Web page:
The sequence-to-sequence (S2S) approach [sutskever2014sequence] has achieved remarkable results in automatic speech recognition (ASR), in particular, large vocabulary continuous speech recognition (LVCSR) [chorowski2015attention, bahdanau2016end, chorowski2016towards, zhang2017very, kim2017joint, chan2016listen, huang2019exploring]
. Unlike the conventional hybrid ASR, S2S requires neither lexicons, nor prerequisite models or decision trees. It can jointly optimize the acoustic and language model simultaneously and directly learn the mapping from speech to text.
The most commonly used structure in S2S approaches is the attention-based encoder-decoder model (AED) [AED]. This model maps the input feature sequences to the output character sequences and has been widely used in ASR tasks [chorowski2014end, chan2016listen, Speech-transformer]. Among them, the Listen, Attend and Spell (LAS) [chiu2018state]
structure has shown superior performance to a conventional hybrid system using large amounts of training data. LAS uses an encoder that is a pyramidal recurrent neural network (RNN) to convert low-level speech signals into higher-level acoustic representations, and then the relationship between these representations and targets is learned by an attention mechanism at the RNN-based decoder. However, due to the sequential nature of RNNs, the LAS model doesn’t support parallelization of calculations, therefore, is prevented from big data training.
To remedy this problem, new encoder-decoder structures with self-attention networks have recently been proposed [Transformer]. With self-attention, these structures can not only effectively capture global interaction between sequences [yang2018modeling], learning the direct dependence of long-distance sequences [hochreiter2001gradient], but also support parallelized model training [Transformer]
. Now, these structures are widely used in a variety of machine learning tasks providing significant improvements. Vaswani et al.[Transformer] first proposed a S2S self-attention based model called the Transformer, and it achieves state-of-the-art performance on WMT2014 English-to-French translation task with remarkable lower training cost. For the ASR task, Transformer also uses the AED structure. Unlike LAS, the Transformer uses the multi-head self-attention (MHA) sub-layer to learn the source-target relationship, and capture the mutual information within the sequences to extract the most effective high-level features. This enables Transformer-based ASR systems to achieve competitive performance over the conventional hybrid and other end-to-end approaches [Speech-transformer, zhou2019improving, pham2019very, li2019speechtransformer, li2019improving, zhou2018syllable, zhou2018comparison].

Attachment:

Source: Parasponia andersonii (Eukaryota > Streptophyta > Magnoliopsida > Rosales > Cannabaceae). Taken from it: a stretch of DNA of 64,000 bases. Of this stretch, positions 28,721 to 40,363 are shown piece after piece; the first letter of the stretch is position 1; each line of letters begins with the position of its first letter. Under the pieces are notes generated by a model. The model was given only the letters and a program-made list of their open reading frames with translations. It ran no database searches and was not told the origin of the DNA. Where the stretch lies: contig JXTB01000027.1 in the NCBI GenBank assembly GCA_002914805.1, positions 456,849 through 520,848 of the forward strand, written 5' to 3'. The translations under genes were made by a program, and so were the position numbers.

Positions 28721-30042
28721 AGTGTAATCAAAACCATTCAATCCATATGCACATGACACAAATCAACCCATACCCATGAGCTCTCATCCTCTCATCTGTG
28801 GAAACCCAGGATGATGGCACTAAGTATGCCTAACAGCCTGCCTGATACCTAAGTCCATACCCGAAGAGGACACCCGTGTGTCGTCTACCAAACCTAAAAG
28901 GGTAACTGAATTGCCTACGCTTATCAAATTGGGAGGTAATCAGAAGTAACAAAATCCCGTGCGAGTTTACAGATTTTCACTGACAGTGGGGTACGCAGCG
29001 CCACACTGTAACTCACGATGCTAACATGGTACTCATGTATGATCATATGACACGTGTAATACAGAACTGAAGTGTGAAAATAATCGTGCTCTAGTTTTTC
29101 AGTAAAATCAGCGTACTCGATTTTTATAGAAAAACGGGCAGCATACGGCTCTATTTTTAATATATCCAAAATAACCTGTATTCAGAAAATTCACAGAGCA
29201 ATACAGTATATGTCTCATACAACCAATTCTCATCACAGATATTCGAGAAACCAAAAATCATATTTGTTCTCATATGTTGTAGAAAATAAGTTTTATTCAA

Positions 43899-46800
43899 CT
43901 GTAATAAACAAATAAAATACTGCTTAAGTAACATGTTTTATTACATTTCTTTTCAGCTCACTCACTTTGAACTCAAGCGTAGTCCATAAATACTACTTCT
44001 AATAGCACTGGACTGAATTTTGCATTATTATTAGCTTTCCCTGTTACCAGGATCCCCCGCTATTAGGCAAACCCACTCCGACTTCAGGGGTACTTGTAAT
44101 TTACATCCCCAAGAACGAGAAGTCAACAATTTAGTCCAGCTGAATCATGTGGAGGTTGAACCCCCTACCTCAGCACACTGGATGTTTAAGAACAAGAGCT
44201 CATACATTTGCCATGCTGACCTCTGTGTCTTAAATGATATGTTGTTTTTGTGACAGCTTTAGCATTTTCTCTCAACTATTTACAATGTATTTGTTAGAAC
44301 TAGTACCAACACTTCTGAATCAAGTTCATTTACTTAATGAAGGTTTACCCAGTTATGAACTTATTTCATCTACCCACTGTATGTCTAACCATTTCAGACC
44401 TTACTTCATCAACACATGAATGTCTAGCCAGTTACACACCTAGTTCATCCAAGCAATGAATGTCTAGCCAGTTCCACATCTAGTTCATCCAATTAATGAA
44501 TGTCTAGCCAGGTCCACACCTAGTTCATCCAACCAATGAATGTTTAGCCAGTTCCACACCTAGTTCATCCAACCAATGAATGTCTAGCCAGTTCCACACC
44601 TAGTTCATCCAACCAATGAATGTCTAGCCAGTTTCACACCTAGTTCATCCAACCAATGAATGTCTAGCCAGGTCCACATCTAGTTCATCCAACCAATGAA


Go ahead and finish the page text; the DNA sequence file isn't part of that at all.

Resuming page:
Inspired by the Transformer and the layer-wise coordination [Layer-wise], we propose a novel decoder structure that features a self-and-mixed attention decoder (SMAD) with a deep acoustic structure (DAS) to improve the acoustic representation of Transformer-based LVCSR. With reference to the standard Speech-Transformer in [Speech-transformer], several improvements have been made at the decoder.
In the Speech-Transformer decoder, the linguistic information is first extracted using a self-attention sub-layer, and then processed together with the encoder output in another source-target attention sub-layer. The same encoder output is repeatedly taken by every decoder layer to establish the acoustic-target relationship. In this paper, we propose a new attention block, called self-and-mixed attention (SMA), as an unified attention sub-layer in the decoder, that takes the concatenation of the encoded acoustic representation and the word label embedding as input. In this way, the acoustic and linguistic information is projected into the same subspace in the deep decoder network structure during the attention calculation.
Furthermore, our decoder learns the acoustic and linguistic information together in a layer-by-layer fashion with the SMA mechanism instead of repeatedly using the same acoustic representations in each decoder layer. This is motivated by two intuitions, 1) we hope to benefit from a deep decoder network structure that encodes multi-level of abstraction from both acoustic and linguistic representation, and 2) we hypothesize that a shared acoustic and linguistic embedding space will help the network to learn the association between acoustic and linguistic information, and improve their alignments.
We will introduce the Transformer-based ASR as the prior work in Section 2, and discuss the details of the new decoder in Section 3.
2 Transformer-based ASR
2.1 Encoder-Decoder with Attention
The Transformer model [Transformer]
uses an encoder-decoder structure similar to many other neural sequence transduction models. The encoder can be regarded as a feature extractor, which converts the input vectorinto a high-level representation . Given , the decoder generates prediction sequence one token at a time in an auto-regressive manner. In an ASR task [Speech-transformer, Transformer-CTC], tokens are usually modeling units, such as phones, characters or sub-word, etc.
The encoder has layers, each of which contains two sub-layers: a multi-head self-attention and a position-wise fully connected feed-forward network (FFN). Similar to the encoder, the decoder is also composed of a stack of identical layers. In addition to the two sub-layers, each layer of decoder also has a third sub-layer between the FFN and MHA to perform multi-head source-target attention over the output representation of the encoder stack.
2.2 Multi-Head Attention
Multi-head attention is the core module of the Transformer model. Unlike single-head attention, MHA can learn the relationship between queries, keys and values from different subspaces. It computes the “Scaled Dot-Product Attention” with the following form:
where is the query, is the key and is the value. are the length of input and are the dimension of corresponding elements. To prevent pushing the softmax into extremely small gradient regions caused by large dimensions, the is used to scale the dot products.